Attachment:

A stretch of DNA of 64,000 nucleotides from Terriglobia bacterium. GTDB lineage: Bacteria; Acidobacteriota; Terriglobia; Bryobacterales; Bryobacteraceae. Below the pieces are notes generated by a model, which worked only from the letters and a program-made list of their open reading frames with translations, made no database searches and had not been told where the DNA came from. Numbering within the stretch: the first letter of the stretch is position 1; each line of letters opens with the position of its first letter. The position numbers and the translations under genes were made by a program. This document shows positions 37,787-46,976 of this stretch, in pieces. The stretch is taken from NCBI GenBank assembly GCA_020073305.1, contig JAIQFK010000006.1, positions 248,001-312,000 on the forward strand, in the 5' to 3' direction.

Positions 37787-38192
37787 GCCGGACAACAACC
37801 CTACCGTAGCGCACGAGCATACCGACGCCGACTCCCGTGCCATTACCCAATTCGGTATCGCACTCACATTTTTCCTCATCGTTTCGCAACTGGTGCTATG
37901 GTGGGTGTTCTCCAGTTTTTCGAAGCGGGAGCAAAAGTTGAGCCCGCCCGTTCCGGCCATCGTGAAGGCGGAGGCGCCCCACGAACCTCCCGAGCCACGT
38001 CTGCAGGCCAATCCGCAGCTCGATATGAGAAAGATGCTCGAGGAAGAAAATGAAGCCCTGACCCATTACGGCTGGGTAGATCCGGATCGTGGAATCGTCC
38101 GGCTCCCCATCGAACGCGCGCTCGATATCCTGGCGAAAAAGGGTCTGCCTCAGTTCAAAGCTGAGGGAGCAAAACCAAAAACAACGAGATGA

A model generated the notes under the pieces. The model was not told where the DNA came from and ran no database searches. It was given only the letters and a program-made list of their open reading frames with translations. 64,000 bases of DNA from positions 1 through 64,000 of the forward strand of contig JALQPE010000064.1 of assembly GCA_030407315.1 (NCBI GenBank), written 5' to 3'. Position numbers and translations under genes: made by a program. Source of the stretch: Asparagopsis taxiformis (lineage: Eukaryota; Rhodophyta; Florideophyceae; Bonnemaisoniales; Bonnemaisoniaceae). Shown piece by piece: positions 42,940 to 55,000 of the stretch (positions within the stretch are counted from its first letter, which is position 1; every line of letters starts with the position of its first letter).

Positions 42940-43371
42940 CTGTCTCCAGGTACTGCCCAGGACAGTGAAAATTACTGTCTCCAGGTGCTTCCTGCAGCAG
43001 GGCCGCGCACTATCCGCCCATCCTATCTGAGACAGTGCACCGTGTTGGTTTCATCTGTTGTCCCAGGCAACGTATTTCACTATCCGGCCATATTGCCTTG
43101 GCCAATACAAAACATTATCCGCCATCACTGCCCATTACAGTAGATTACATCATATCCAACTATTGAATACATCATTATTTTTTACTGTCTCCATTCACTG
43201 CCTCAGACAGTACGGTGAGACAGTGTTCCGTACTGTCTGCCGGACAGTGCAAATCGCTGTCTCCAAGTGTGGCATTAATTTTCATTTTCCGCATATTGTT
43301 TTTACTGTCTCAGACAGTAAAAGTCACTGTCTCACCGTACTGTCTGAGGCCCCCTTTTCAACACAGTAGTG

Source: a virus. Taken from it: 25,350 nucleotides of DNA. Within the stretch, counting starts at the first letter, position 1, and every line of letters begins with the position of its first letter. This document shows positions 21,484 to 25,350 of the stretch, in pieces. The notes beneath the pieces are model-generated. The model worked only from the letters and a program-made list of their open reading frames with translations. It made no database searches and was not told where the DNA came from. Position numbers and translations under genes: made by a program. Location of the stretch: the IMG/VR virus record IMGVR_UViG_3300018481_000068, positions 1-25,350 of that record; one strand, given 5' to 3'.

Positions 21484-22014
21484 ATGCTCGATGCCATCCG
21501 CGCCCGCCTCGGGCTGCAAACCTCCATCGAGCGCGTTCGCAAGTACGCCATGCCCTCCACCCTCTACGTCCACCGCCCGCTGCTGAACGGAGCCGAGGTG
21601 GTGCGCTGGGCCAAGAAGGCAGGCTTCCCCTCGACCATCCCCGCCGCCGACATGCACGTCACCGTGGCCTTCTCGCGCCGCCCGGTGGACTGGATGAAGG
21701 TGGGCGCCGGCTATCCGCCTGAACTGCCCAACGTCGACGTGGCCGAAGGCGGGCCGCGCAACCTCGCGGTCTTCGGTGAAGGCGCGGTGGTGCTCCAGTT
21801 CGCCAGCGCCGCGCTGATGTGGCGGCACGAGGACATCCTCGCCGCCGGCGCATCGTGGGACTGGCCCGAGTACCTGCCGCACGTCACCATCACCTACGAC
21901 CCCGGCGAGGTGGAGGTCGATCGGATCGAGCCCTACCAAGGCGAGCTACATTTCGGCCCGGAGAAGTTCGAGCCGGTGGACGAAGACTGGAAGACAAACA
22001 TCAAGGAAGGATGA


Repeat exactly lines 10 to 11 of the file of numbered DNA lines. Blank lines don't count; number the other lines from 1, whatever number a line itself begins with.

42940 CTGTCTCCAGGTACTGCCCAGGACAGTGAAAATTACTGTCTCCAGGTGCTTCCTGCAGCAG
43001 GGCCGCGCACTATCCGCCCATCCTATCTGAGACAGTGCACCGTGTTGGTTTCATCTGTTGTCCCAGGCAACGTATTTCACTATCCGGCCATATTGCCTTG